The Downsides Of Growing Tiger Lily Flowers In Your Garden

Lilies are genteel-looking flowers adored for their beauty and range of meanings, and the tiger lily is no exception. These brightly colored blooms represent strength, wealth, and prosperity, which have made them garden favorites. They remain especially popular for anyone looking to attract more pollinators to their yard. These sweet flowers are beloved by creatures like hummingbirds and butterflies, which pop by more often to a garden with tiger lilies — particularly if they've overtaken other plants.

Despite their beauty, these flowers are not necessarily the right choice for every gardener. Even if a pollinator paradise sounds exciting, there are some things to consider before introducing tiger lilies to your garden. They are known for their invasive nature if not carefully watched, and they can also carry disease and pose a toxicity risk for your pets. That's right, the kitty's got claws. 

Tiger lilies are highly invasive

Although we see them quite often in the United States, the tiger lily is not native to the country. In fact, they showed up in the late 1800s. These perennials became popular because they are easy to grow and care for, but they also became a problem once they started spreading. Unfortunately, it's their low maintenance status that is partly the root of their invasive nature. Since they don't need much to thrive, they can survive conditions other plants cannot. These characteristics are important for gardeners to understand, especially when evaluating the differences between invasive plants and aggressive growers

Since they can grow back if even parts of their roots are left intact, they must be carefully removed or smothered to keep them out for good. Don't place discarded tiger lilies in your compost pile either or you'll have bright orange blooms cropping up from your refuse. At the end of the day, it's better to plant native lilies over invasive, non-native varieties. If you want another option, there are plenty of other dazzling lilies that will bring color to your garden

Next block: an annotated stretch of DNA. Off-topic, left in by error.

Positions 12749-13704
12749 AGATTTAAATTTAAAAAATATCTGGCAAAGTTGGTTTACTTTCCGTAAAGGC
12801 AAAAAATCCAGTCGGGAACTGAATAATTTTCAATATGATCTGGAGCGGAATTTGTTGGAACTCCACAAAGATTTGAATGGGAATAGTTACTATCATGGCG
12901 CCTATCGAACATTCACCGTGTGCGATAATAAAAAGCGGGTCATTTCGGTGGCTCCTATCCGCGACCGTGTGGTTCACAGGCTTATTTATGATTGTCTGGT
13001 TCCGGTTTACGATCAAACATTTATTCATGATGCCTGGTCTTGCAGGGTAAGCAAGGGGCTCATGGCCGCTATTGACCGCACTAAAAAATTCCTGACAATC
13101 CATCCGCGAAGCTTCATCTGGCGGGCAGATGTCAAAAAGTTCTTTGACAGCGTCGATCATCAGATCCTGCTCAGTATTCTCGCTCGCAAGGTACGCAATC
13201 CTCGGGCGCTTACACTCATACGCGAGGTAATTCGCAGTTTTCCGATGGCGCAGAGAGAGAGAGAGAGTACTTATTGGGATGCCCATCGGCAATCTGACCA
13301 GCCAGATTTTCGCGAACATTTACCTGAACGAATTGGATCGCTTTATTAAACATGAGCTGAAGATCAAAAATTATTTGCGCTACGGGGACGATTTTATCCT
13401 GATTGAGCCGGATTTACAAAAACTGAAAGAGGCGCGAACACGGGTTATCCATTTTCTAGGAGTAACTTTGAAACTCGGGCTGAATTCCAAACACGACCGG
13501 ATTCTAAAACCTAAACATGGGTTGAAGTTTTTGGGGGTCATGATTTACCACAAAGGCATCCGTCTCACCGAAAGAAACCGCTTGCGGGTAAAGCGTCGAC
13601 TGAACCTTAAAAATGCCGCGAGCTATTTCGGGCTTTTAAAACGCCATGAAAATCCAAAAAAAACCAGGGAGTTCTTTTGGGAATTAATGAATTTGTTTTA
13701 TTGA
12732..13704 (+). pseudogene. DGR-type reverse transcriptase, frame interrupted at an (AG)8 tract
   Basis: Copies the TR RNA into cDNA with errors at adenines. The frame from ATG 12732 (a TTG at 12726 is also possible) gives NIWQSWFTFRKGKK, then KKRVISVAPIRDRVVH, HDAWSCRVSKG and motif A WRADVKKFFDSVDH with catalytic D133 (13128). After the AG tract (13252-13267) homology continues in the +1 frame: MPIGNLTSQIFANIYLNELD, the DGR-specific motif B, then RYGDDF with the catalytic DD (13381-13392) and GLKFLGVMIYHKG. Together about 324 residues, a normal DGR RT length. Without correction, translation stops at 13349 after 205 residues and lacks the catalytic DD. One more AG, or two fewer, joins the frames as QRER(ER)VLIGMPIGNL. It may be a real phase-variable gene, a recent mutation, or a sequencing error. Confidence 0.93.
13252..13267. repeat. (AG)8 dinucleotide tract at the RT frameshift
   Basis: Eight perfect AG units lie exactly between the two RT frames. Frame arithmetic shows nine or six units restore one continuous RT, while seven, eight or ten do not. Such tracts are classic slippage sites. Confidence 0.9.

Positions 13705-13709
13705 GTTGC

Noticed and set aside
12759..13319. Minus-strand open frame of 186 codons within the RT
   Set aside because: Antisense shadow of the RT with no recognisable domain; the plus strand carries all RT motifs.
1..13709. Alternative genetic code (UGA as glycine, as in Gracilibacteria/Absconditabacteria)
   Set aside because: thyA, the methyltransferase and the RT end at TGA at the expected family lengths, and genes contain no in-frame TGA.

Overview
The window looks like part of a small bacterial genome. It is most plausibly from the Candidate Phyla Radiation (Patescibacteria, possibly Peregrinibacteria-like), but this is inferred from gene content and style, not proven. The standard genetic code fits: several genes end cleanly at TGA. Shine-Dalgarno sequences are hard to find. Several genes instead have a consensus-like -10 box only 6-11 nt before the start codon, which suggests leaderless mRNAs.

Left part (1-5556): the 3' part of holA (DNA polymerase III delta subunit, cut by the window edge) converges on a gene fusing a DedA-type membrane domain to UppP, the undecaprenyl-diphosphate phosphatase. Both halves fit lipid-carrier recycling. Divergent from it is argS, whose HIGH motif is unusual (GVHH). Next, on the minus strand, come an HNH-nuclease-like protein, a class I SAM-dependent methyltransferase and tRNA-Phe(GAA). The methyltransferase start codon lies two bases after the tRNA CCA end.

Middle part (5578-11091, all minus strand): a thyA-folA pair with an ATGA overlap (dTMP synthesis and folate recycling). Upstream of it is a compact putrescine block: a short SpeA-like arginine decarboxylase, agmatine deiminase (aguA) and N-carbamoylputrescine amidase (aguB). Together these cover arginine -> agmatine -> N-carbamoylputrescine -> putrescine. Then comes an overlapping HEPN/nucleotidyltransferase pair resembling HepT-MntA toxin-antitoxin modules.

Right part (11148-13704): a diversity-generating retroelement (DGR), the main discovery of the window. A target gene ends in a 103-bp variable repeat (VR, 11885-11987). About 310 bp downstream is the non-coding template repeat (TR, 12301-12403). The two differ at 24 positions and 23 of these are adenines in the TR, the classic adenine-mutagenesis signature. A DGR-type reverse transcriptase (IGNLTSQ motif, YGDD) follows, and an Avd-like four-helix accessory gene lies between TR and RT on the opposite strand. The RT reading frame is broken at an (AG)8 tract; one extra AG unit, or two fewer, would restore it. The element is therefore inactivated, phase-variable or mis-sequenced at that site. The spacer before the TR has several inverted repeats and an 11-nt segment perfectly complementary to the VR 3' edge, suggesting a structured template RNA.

Tiger lilies can make other plants sick

Aside from their invasive nature, tiger lilies lend themselves to another kind of spread — a viral one. As a species, lily flowers can obtain and spread the mosaic virus, though the biggest carrier is the tiger species. The plants pick up the illness from aphids, which then hop over to other garden lilies and pass it on to them. Though it can linger without symptoms, you can sometimes tell if the flowers are diseased by looking at their leaves and petals, which become discolored or scarred. Mosaic virus can eventually kill your lilies, so it's best to keep tiger lillies at least 100 feet away from other varieties like tulips.

Once mosaic sets in, there is no cure, so prevention is important. Sure, tiger lilies are beautiful, but they also have a lot of baggage. Knowing the risks of planting them is important before they invade or infect the rest of your garden. They also pose a danger to any household or feral animals like dogs and cats. Though PetMD says they're considered nontoxic to dogs, they can cause a range of "unpleasant" reactions if they're eaten. Meanwhile, the MSPCA says they are toxic to cats and can cause death or significant kidney injury.

If you're looking to diversify your floral collection, check out another type of lily that hummingbirds enjoy.